• Katie Floyd

Sorghum and Cardiovascular Disease

Updated: Feb 26

February is well known as a month for love, and all things heart related. Naturally, February is also Heart Month, which reminded us to think about our heart health. According to the CDC, heart disease, and the conditions that lead to it can happen at any age. Heart disease doesn’t only affect older adults but is being diagnosed more often in younger people, too.

The rates of obesity and high blood pressure are increasing among younger people (ages 35-64), which is putting them at risk for heart disease earlier than with previous generations. The CDC also states that 50% all Americans have at least one of the top three risk factors for heart disease, which are high blood pressure, high cholesterol, and smoking. (1)


Research has shown that sorghum, an ancient grain, has the potential to improve cardiovascular health. An article from Texas A&M University (Awika, Rooney, 2003) explains that sorghum is rich in numerous phytochemicals including tannins, phenolic acids, anthocyanins, phytosterols, and policosanols. The phytochemicals in sorghum have been shown to promote cardiovascular health in animals and have the potential to significantly impact human health.


The CDC reports that cardiovascular disease (CVD), also called heart disease, is the leading cause of death for both men and women in the United States. Approximately 647,000 Americans die every year from CVD, which is about one in four deaths. (2)


Awika and Rooney (2003) reviewed available research and information on the phytochemicals in sorghum and how those phytochemicals could potentially help with common nutrition-related diseases, one being cardiovascular disease. From their research, they reported that the phytosterols in “cereal brans” are thought to supply beneficial effects. And other components of whole grains, such as polyphenols and fiber, also play a part in CVD prevention. (3)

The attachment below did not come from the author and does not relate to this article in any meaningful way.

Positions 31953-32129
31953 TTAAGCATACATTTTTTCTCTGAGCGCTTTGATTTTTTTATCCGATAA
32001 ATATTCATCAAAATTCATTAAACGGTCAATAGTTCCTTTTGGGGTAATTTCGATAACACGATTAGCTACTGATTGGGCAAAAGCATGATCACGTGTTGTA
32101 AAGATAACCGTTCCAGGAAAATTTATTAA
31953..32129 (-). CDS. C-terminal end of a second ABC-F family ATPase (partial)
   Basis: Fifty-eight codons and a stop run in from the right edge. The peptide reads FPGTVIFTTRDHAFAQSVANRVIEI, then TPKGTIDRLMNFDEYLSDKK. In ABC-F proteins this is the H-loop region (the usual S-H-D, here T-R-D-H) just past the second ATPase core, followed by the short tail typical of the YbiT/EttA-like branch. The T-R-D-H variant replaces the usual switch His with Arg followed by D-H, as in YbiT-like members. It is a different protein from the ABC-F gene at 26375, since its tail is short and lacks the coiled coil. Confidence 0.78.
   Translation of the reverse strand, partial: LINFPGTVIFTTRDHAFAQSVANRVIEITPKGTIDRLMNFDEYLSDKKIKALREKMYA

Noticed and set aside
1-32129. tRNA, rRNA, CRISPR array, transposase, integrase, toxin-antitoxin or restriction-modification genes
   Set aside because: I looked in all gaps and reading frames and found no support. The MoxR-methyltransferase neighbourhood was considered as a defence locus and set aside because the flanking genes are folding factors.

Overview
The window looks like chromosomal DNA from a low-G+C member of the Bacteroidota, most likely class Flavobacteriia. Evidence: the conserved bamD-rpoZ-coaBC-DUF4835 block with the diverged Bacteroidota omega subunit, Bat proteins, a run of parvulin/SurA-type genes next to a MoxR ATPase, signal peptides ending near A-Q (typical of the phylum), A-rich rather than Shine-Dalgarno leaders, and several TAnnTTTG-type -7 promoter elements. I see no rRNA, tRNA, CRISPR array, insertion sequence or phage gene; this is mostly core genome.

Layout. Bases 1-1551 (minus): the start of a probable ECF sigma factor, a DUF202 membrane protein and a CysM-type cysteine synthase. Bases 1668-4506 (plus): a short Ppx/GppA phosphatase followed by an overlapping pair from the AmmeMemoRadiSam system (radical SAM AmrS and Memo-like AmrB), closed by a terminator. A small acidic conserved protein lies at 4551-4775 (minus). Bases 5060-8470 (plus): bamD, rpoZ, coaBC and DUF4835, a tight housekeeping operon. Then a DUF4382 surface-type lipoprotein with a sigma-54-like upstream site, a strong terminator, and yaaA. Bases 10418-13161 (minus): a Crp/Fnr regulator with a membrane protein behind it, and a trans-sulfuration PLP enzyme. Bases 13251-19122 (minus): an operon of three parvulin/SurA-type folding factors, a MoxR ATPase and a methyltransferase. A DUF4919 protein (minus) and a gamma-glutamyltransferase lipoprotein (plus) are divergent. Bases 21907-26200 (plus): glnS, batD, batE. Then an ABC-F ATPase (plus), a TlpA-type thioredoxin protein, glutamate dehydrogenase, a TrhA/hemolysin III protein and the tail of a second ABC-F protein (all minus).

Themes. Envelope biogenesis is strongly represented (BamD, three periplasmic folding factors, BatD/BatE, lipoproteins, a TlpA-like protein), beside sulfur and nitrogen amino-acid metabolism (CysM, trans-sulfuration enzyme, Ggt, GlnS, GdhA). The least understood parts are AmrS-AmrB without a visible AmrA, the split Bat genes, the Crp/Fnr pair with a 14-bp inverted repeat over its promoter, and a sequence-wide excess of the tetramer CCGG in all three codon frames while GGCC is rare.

In a study by Klopfenstein et al. (1981), low-tannin sorghum grain was fed to guinea pigs at 58% of their diet, which produced a cholesterol lowering effect. This effect was greater than what was produced by wheat, rolled oats or pearl millet. In a more recent study from Cho et al. (2000), they found that “sorghum and proso millet hexane extracts inhibit rat liver microsomal 3-hydroxy-3-methylglutaryl CoA (HMGCoA) reductase in a dose-dependent manner.” They also observed that when rats were fed whole sorghum, proso millet or buckwheat at 30% of diet, HDL cholesterol (or “good cholesterol”) levels increased, without a change in total cholesterol. (4)


Unfortunately, Awika and Rooney did not find epidemiological data on tannin sorghum consumption and its effect on CVD in humans. They infer that it could be due to low sorghum consumption in the regions where CVD is most prominent. CVD is not regarded as a major problem in regions with high human sorghum consumption since there are other diseases that are of higher concern. (5)


The abstract can be found here: https://www.sciencedirect.com/science/article/abs/pii/S003194220400144X

(1) “Heart Disease: It Can Happen at Any Age.” Centers for Disease Control and Prevention, Accessed 5 February 2020.


(2) “Heart Disease Facts.” Centers for Disease Control and Prevention, cdc.gov/features/heartmonth. Accessed 6 February 2020.


(3-5) Awika, Joseph M., Rooney, Lloyd W., (2003). “Sorghum phytochemicals and their potential impact on human health.” Phytochemistry, vol. 65, no. 9, pp. 1199-1221, doi.org/10.1016/j.phytochem.2004.04.001.


#sorghum #cardiovascular #health #hearthealth #heartdisease #research #phytochemicals #anthocyanins #soresa #nirowell

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